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The Leyland plan gets the job done

Oct 13, 2011, 9:25 PM EDT

Jim Leyland Reuters

Tigers manager Jim Leyland had a plan: even with his team facing elimination in Game 5 against the Rangers, Leyland said Joaquin Benoit and Jose Valverde were off limits and that he wanted to get through the game with Justin Verlander and left-hander Phil Coke going the distance.

Which is exactly what happened in a 7-5 victory. Leyland rode Verlander for 7 1/3 innings, allowing him to throw 133 pitches before Nelson Cruz‘s two-run homer knocked him out of the game. Coke took over after that and allowed one run before getting his fifth and final out to finish the Rangers.

It looked like Leyland’s intention to stay with Coke could backfire in a big way. After two quick outs to start the ninth in a 7-4 game, Josh Hamilton doubled. The Rangers, of course, follow Hamilton with four straight right-handed hitters, each arguably more dangerous than the last: Michael Young, Adrian Beltre, Mike Napoli and Nelson Cruz.

Leyland had his third-best right-handed reliever up in the pen in Ryan Perry. He also had starter Brad Penny up as sort of a break-glass-in-case-of-emergency option.

Leyland, though, opted to keep going with the lefty, even after Young singled in Hamilton and Beltre walked with two outs. Fortunately for the Tigers, it turned out just fine, as Napoli grounded out to end the game with the tying run on. Cruz, the hottest hitter in either lineup, was left on deck and awaiting Game 6.

  1. frankvzappa - Oct 13, 2011 at 10:06 PM

    Leyland Plan > Schlieffen Plan

  2. aceshigh11 - Oct 13, 2011 at 10:25 PM

    Leyland uses Coke to go the distance.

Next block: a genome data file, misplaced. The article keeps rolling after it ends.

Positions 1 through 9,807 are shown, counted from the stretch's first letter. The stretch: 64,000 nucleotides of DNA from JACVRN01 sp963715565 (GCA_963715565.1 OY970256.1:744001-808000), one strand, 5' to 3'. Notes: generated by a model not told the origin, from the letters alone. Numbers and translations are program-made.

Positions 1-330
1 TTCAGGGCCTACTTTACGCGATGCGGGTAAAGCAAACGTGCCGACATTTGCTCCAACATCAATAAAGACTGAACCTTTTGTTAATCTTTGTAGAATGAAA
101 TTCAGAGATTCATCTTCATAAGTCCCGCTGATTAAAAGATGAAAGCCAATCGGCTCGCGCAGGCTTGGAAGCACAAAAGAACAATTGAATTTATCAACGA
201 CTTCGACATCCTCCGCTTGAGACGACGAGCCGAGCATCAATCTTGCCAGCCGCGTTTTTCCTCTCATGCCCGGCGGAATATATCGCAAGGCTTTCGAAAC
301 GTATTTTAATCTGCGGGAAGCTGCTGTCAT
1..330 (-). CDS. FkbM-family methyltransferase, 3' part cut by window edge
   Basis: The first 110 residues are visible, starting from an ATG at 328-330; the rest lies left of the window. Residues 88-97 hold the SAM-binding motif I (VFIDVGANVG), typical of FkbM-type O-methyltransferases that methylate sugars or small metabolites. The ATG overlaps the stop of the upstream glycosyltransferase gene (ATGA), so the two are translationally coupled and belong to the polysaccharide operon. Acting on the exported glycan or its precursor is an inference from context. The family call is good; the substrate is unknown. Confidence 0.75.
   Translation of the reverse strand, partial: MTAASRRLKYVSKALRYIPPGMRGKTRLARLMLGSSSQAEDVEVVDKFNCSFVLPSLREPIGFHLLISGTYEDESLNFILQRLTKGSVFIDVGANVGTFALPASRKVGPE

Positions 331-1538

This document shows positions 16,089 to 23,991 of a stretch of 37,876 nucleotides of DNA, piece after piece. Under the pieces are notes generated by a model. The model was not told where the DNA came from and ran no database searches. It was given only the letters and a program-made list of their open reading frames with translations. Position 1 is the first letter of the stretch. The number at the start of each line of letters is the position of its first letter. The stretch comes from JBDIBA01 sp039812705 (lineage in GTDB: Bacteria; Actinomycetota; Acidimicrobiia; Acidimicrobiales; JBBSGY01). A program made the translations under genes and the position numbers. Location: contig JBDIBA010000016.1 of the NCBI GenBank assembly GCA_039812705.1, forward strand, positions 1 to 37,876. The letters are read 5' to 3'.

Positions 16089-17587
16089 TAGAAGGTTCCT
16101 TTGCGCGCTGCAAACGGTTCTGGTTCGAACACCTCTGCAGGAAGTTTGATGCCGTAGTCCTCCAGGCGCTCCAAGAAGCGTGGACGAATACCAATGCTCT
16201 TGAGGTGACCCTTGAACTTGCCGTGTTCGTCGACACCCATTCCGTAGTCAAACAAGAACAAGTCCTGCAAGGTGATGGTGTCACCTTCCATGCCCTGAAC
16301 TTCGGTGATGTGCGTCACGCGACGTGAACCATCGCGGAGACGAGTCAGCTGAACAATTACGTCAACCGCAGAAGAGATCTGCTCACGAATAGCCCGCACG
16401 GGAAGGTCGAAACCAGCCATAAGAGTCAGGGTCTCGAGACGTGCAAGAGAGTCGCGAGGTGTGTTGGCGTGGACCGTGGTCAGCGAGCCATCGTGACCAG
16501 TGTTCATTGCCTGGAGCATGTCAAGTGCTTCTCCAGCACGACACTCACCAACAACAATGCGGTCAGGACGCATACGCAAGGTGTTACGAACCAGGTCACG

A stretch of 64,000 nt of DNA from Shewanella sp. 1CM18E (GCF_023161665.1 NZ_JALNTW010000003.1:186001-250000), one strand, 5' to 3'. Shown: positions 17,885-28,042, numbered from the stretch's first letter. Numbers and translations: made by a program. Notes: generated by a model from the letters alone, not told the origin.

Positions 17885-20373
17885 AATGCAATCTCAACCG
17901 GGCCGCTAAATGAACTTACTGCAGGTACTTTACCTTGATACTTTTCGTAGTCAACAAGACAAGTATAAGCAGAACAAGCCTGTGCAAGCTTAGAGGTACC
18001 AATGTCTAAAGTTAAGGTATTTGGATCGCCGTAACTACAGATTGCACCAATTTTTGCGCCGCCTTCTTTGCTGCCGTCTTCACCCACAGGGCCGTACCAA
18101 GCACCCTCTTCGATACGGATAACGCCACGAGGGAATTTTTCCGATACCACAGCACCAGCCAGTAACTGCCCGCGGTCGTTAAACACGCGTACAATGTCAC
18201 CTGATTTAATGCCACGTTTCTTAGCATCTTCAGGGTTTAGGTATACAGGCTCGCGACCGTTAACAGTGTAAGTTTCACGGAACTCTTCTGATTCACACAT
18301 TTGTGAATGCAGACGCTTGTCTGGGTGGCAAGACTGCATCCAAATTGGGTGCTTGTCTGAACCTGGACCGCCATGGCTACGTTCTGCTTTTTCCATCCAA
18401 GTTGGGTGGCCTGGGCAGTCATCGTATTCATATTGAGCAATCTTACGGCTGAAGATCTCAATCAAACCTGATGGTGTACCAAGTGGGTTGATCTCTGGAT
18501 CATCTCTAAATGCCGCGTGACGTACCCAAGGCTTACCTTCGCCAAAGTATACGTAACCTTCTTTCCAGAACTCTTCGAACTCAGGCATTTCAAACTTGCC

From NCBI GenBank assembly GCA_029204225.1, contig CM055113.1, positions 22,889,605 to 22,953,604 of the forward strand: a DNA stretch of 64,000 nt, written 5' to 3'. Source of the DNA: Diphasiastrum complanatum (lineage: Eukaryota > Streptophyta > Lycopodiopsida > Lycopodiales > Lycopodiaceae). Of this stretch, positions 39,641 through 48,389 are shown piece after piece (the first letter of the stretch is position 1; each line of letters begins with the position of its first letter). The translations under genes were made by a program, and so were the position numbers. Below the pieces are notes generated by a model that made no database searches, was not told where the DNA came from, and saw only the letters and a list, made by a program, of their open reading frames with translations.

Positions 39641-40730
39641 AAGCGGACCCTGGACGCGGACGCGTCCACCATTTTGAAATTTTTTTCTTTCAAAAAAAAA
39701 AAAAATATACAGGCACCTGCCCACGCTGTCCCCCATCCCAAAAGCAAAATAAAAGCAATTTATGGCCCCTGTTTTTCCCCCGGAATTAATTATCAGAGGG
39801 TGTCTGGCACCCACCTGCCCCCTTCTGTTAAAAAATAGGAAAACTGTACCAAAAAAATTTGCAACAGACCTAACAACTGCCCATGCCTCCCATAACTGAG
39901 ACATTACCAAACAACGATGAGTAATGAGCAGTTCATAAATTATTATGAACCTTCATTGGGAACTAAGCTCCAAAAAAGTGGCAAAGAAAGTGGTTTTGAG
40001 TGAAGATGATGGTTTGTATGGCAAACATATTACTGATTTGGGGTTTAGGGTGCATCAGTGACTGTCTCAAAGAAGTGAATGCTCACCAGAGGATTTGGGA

The drug subtexts just write themselves, folks.

    • foreverchipper10 - Oct 14, 2011 at 11:51 AM

      At least he isn’t abusing him…..

  3. polegojim - Oct 13, 2011 at 10:29 PM

    Well done Mr. Manager.

    Just need to elimnate the mistake pitches. Texas is too good for that. Verlander flirted with long ball, high strikes all evening. Most Rangers couldn’t catch up to him, but Cruz is not like ‘most’.

    Keep the ball down boys.


  4. purnellmeagrejr - Oct 14, 2011 at 8:36 AM

    tense at the end, it was. I wouldn’t have had the stomach to leave Coke in to face Napoli. Leyland looked like it was giving him a belly ache, too.

  5. Detroit Michael - Oct 14, 2011 at 8:51 AM

    What’s the point of having Ryan Perry warm up if he’s not going to be used against a right-handed batter with one out to go when the guy at the plate is the potential tying or winning run? Phil Coke without a platoon advantage is not better than Ryan Perry with a platoon advantage. If the point was to conserve relievers for the next day, then why have Perry warm up in the first place?

    I didn’t agree at all with Leyland’s decision.

    • purnellmeagrejr - Oct 14, 2011 at 8:54 AM

      if it hadn’t worked I wouldn’t have agreed with him, either.

  6. badmamainphilliesjamas - Oct 14, 2011 at 8:55 AM

    Nobody mentioned the first natural cycle in postseason history?

  7. mplsjoe - Oct 14, 2011 at 9:02 AM

    I don’t understand…Coke is a left-handed pitcher, and the batters were right-handed…how could Coke possibly have gotten them out? I have a binder which says that can’t happen!

  8. philliesblow - Oct 14, 2011 at 10:25 AM

    If Napoli had walked to load the bases Cruz would have been up. Do you walk Cruz to keep the damage at 1 run and take your chances with the next hitter or pitch to Cruz so he can hit another HR? Fortunately it never got to this point, but something to ponder.

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